To suggest that the authors might be deluded, though, is being far too generous. Having been lectured mercilessly by the "colleagues" for attempting to have their cake and eat it, the proposal here seeks to do precisely that, offering "innovative approaches that could support UK-EU trade outside of a customs union arrangement, while still removing the need for customs processes at the border".

Without stating as much, the government, in deciding to leave the Single Market – the major benefit of which is "frictionless trade" with no customs processes at the borders" – has come up with a regime that replicates exactly the major benefit of the Single Market, without assuming the responsibilities of participation.

To achieve this miracle, the UK would apply the same tariffs as the EU, and provide the same treatment for rules of origin for those goods arriving in the UK and destined for the EU. Then, by mirroring the EU's customs approach at its external border, the UK could ensure that all goods entering the EU via the UK have paid the correct EU duties.

This, the White Paper authors assert, "would remove the need for the UK and the EU to introduce customs processes between them, so that goods moving between the UK and the EU would be treated as they are now for customs purposes".

If one reads carefully into the text, though, one sees that the authors are not thinking in terms of the Single Market. They are seeking to replicate the conditions of the Customs Union, wrongly assuming that, with the harmonisation of tariffs and rules of origin, the border checks disappear.

Bizarrely, the Government does recognise that "there are additional border activities undertaken as part of official controls which, while vital to the UK's trade, safety and security, are not directly related to the collection of customs duty".

These, we are told, include the regulation of cross-border movements of large sums of cash, tackling counterfeit goods, detecting firearms, explosives and narcotics, disclosure of information to other government departments for non-tax purposes and certain non-tax import and export controls, such as animal, public and plant health checks.

In fact, under the latest version of the Union Customs Code, these (and the all-important conformity checks on imported manufactured goods, about which it says nothing) – less the animal, etc., checks which remain separate - constitute the unified "release for free circulation" procedure. They are an integral part of the customs system.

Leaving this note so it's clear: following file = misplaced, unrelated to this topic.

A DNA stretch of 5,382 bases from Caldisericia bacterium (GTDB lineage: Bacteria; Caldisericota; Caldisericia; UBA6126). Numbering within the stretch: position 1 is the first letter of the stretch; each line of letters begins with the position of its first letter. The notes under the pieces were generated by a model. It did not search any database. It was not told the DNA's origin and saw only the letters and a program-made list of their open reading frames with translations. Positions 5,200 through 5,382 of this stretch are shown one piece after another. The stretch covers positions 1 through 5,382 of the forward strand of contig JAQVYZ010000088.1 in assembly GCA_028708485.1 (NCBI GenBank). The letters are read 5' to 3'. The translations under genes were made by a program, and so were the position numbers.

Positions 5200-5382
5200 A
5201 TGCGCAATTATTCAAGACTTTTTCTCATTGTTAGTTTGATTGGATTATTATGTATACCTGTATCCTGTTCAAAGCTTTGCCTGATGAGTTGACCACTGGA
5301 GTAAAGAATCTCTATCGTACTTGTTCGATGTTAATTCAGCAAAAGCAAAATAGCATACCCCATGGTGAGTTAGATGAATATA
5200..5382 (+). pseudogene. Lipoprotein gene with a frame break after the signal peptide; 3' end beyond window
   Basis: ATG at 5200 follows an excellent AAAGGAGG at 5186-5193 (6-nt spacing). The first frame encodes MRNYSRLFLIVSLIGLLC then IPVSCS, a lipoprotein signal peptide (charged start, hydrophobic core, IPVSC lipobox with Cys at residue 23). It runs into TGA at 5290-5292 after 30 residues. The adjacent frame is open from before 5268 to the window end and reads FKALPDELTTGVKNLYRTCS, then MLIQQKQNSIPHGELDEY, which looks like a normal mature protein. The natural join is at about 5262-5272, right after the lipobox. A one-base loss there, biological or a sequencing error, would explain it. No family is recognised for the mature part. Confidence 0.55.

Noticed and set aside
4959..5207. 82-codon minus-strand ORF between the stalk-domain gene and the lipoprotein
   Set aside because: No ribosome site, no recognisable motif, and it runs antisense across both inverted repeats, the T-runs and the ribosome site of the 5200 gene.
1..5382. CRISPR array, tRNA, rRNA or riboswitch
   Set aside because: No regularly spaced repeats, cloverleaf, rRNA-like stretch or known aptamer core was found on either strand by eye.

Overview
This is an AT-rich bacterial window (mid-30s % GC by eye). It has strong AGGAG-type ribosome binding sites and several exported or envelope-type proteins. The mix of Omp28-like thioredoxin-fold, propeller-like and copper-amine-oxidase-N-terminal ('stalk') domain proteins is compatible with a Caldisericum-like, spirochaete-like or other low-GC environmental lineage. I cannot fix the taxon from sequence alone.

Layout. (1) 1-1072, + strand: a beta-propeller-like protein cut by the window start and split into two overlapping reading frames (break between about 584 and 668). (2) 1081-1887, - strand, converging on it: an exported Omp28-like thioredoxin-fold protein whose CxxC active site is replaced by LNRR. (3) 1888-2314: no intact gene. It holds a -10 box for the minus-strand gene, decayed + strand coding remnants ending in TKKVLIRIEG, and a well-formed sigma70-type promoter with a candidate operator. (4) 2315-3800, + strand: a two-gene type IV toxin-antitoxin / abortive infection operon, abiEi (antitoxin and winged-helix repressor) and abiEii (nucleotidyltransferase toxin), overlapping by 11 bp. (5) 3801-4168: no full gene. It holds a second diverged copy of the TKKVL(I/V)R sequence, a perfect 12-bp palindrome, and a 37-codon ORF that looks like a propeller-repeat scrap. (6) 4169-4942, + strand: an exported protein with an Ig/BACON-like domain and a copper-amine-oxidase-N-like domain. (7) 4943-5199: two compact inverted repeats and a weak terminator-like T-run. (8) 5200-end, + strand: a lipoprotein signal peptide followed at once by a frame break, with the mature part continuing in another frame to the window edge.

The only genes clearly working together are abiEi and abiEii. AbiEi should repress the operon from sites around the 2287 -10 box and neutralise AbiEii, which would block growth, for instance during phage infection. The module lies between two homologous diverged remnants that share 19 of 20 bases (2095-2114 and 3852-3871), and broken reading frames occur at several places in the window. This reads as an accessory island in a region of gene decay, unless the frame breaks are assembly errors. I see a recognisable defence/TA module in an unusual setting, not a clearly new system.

These supposedly additional issues are the non-tariff barriers which become the main basis for border checks, and will be the main sources of delay and disruption. Yet they are not to be covered in the Customs Bill. 

Yet all we get is that the government "will set out proposals in relation to these other areas in due course". Once again, we're back in the "apart from that, how did you enjoy the play, Mrs Lincoln", territory. In publishing a White Paper that seeks to avoid disruption and delay at the borders, the Government omits those very aspects which will be primarily responsible for the disruption and delay.

What is more, the Government admits that the scheme proposed constitutes "an innovative and untested approach" which "would need to be discussed further with the EU and businesses". Thus, the Customs Bill "cannot be drafted specifically to provide for the implementation of this outcome".

With that, one gets an incredible feeling of disconnect. This is only one part of the "new, deep and special partnership". Of the rest we have no detail, apart from an incoherent treatise on trade, also published yesterday. Yet it is quite evident that Mrs May believes we can conclude her "new, deep and special partnership" by the time we leave the EU.

Thus, if the "new customs partnership" is delusional, the pursuit of a final agreement has to be considered doubly so – except that it will never come to pass. Hours before Mrs May delivered her statement, Commission spokesman Margaritis Schinas told a regular briefing that there was "a clear sequencing" to the talks and "there has been so far no solution found on step one, which is the divorce proceedings". The ball was "entirely in the UK court".

With David Davis sitting alongside Mrs May during her Commons statement, when he should have been in Brussels talking to Barnier, one can only conclude that the UK is not taking the fifth round of talks seriously. In similar manner, it seems very unlikely that the European Council next week will take Mrs May's "offer" very seriously.

Slowly, inexorably, we are drifting to the end game where a "no deal" seems inevitable. The 20th October is set to be a historic turning point and has the potential to be marked down in the history books as the day Brexit fell apart.